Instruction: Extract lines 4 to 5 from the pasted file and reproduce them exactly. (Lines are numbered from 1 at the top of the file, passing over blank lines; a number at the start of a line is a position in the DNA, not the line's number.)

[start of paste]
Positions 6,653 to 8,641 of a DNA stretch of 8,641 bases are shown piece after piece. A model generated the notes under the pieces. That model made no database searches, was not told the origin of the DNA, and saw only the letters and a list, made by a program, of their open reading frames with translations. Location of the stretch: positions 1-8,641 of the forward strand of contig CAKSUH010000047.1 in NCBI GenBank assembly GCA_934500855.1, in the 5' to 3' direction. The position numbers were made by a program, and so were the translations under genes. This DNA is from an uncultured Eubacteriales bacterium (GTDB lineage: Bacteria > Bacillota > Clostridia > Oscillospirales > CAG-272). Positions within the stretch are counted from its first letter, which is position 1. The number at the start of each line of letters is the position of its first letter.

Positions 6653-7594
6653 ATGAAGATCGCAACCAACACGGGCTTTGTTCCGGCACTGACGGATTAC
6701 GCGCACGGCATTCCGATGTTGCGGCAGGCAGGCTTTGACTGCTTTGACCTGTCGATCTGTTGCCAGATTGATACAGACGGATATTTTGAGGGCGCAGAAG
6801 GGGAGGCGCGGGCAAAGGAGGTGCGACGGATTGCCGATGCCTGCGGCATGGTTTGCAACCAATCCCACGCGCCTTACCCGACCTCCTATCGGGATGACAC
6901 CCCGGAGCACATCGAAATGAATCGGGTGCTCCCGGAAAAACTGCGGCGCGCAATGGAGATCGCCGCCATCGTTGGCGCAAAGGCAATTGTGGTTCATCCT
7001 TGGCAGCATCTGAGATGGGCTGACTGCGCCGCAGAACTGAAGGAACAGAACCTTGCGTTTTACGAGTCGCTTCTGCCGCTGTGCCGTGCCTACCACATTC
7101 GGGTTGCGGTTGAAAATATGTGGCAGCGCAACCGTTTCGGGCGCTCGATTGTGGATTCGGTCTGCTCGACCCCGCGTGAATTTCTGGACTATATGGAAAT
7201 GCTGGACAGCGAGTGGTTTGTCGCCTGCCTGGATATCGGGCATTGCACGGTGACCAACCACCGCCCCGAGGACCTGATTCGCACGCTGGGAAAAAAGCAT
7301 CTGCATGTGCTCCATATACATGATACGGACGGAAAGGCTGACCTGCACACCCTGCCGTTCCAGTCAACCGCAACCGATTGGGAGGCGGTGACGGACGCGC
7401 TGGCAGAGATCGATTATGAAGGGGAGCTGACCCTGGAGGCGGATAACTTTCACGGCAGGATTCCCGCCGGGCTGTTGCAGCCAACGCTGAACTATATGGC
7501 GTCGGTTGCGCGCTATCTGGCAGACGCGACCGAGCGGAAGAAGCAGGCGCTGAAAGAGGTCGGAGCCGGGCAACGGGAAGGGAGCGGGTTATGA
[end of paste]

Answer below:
6701 GCGCACGGCATTCCGATGTTGCGGCAGGCAGGCTTTGACTGCTTTGACCTGTCGATCTGTTGCCAGATTGATACAGACGGATATTTTGAGGGCGCAGAAG
6801 GGGAGGCGCGGGCAAAGGAGGTGCGACGGATTGCCGATGCCTGCGGCATGGTTTGCAACCAATCCCACGCGCCTTACCCGACCTCCTATCGGGATGACAC